Kansas City, Kan. Peter Vermes has seen the worst of soccer in Kansas City.
The Sporting KC coach was reminded of that a few days ago after seeing a photo from the early 2000s when he played for the organization — the Kansas City Wizards at the time — in Arrowhead Stadium.
“There’s absolutely nobody in the background,” Vermes said. “You can tell it’s not a real environment. It just isn’t.”
Fast forward a decade later, and it’s hard for Vermes to believe what he sees.
The coach gets goose bumps every game when walking out of his team’s tunnel at the state-of-the-art Sporting Park, which has sold out every game this season and has averaged 19,700 fans, though official capacity is 18,467. When Vermes looks to his left, he sees a standing-room only section that goes six people deep.
Kansas City, which hosts the Major League Soccer All-Star game tonight at 8, has officially become soccer-crazy.
“It’s unimaginable,” Vermes said. “If you could have told me 13 years ago that this would be here, I’d have told you you’re absolutely nuts.”
So how has Sporting KC transformed from ignored to adored, all in a little more than a decade?
It started with the vision of a new five-person ownership group in 2006, which includes CEO Robb Heineman.
Sporting KC proudly boasts on its website that it is “the only professional sports organization in Kansas City with local ownership,” and Heineman says that’s no small thing.
It also appears that SKC attempted to learn from the mistakes of the other professional sports franchises in Kansas City.
While Kansas City Royals owner David Glass is seen or heard only a few occasions a year, Heineman has his own Twitter account that has nearly 10,000 followers.
“I think just being transparent and raw, unadulterated with fans, that works out,” Heineman said, “so that’s what we try to do, and we’re going to keep doing it.”
Vermes also has seen an ownership group that has followed through on all its promises. That included building a new training facility, constructing a new stadium and investing in its players.
“When you do that, I think you get buy-in from your city to support what it is you’re doing,” Vermes said. “Because you’re putting yourself out there. You’re saying, 'I'm going to do this,' and the next thing you know, you do it, and everyone’s like, 'Wow, these guys are for real.'"
When the team rebranded itself in 2010 — changing from the Kansas City Wizards to Sporting KC — it embraced the club aspect of the sport, making fans feel like they were a part of something larger than themselves.
Listening to those fans also has been beneficial.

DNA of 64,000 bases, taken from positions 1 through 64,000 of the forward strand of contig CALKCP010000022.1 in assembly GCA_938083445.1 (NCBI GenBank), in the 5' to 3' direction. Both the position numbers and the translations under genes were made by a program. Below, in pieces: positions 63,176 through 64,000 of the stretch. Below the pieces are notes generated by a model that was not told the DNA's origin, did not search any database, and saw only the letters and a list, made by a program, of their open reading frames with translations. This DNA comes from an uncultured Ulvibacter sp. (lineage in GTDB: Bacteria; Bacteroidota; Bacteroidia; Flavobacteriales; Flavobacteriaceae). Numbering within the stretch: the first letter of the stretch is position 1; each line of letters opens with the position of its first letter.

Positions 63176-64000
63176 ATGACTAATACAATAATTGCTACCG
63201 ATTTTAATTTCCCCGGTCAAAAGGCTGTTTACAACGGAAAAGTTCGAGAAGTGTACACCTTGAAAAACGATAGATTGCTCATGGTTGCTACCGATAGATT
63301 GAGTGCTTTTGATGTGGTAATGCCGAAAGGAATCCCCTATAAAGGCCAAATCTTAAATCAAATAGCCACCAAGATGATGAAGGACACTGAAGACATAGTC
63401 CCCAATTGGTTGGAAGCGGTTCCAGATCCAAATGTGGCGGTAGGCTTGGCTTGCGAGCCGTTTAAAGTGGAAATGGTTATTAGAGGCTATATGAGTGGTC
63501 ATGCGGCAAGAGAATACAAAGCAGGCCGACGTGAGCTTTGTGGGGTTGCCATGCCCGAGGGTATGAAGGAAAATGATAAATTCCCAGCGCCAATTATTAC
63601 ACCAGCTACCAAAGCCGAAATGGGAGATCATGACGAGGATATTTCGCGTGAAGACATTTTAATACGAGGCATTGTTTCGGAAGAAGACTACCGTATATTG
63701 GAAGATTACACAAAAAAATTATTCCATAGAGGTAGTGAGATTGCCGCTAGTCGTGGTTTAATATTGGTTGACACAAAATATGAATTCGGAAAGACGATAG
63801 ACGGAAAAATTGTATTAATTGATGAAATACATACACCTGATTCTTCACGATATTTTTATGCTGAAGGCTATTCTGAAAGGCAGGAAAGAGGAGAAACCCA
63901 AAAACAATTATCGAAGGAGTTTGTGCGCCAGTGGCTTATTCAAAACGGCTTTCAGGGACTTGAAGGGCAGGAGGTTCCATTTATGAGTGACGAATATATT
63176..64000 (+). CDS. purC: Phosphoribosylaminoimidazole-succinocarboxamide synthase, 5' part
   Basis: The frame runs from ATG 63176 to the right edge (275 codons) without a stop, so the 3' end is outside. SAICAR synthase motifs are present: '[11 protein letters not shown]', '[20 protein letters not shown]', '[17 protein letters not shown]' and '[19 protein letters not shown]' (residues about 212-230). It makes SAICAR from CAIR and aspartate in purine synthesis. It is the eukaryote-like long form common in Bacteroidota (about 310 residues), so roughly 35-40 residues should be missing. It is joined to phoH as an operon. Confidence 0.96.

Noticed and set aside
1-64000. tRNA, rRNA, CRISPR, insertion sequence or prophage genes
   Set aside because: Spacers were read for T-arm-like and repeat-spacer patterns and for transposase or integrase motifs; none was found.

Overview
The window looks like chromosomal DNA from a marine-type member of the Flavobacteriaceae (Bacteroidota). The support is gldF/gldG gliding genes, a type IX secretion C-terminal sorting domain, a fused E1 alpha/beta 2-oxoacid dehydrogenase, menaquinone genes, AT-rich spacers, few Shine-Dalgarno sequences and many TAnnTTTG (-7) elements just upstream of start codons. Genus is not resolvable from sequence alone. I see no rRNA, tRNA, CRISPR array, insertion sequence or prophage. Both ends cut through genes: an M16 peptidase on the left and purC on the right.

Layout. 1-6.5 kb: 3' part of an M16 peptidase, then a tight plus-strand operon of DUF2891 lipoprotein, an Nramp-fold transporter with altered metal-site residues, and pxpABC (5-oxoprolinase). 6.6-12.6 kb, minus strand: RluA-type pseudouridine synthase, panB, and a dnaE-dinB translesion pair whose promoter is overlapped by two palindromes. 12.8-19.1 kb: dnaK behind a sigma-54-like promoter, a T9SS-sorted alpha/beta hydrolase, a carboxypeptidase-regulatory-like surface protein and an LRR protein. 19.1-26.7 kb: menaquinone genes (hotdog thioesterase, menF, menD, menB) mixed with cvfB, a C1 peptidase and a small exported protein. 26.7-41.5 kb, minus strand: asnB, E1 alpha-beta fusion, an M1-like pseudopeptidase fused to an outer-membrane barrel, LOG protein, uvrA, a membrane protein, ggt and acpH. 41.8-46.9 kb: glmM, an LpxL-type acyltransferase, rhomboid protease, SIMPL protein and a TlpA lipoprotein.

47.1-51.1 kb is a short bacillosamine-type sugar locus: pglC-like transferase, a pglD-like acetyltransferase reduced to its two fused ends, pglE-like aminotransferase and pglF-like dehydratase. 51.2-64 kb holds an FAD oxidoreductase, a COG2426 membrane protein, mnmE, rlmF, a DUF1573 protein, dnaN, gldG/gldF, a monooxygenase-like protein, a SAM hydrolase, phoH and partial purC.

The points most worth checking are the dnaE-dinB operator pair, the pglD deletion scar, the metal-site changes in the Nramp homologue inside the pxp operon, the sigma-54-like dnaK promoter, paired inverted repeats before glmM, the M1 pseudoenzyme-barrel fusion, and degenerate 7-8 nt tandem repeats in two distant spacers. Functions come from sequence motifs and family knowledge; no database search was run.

When Sporting KC supporters recently said they’d have interest in attending road games, Heineman helped set up a program in which Sporting KC pays for their tickets. Some of the design features in the new Sporting Park — opened in June of 2011 — were based on fan feedback.
And the members of the team’s main supporters club, “The Cauldron,” receive the added benefit of reduced concessions. On some days, that’s a hamburger and chips for $4 or a locally brewed beer for $3.
“I think what we’ve done is we’ve created a 'place to be' from a social standpoint that a soccer game breaks out every now and then inside of it,” Heineman said. “It’s really our responsibility as a club during that 90 minutes in that soccer game to try to convert them from thinking, ‘Wow, this is a really great place to be,’ to, ‘Wow, this is a really great place to watch soccer.’”
It seems to be working, especially with the team’s recent success.
Sporting KC, with a 10-6-6 record, sits in first place in the 10-team Eastern Conference. Vermes — the coach of the MLS All Star team tonight — signed a long-term extension last week, and star players Graham Zusi and Matt Besler both have signed extensions with the team since December (the two players also are on the current U.S. men’s national team roster).
Vermes also embraces an attacking, exciting style of soccer that he says embodies the personalities of his risk-taking owners.
MLS commissioner Don Garber calls Sporting KC “a great success story.”
“It’s a tribute to great ownership and the vision and commitment of all the guys that bought this team in 2006,” Garber said. “They had a great plan from the beginning.”
Besler, an Overland Park native who has been with Sporting KC since it was the Wizards in 2009, says the team has come a long way since he watched games in Arrowhead as a kid.
“I think everyone from here has a lot of pride in the city. We always knew that it was a great soccer city,” Besler said. “But now the whole nation’s watching.”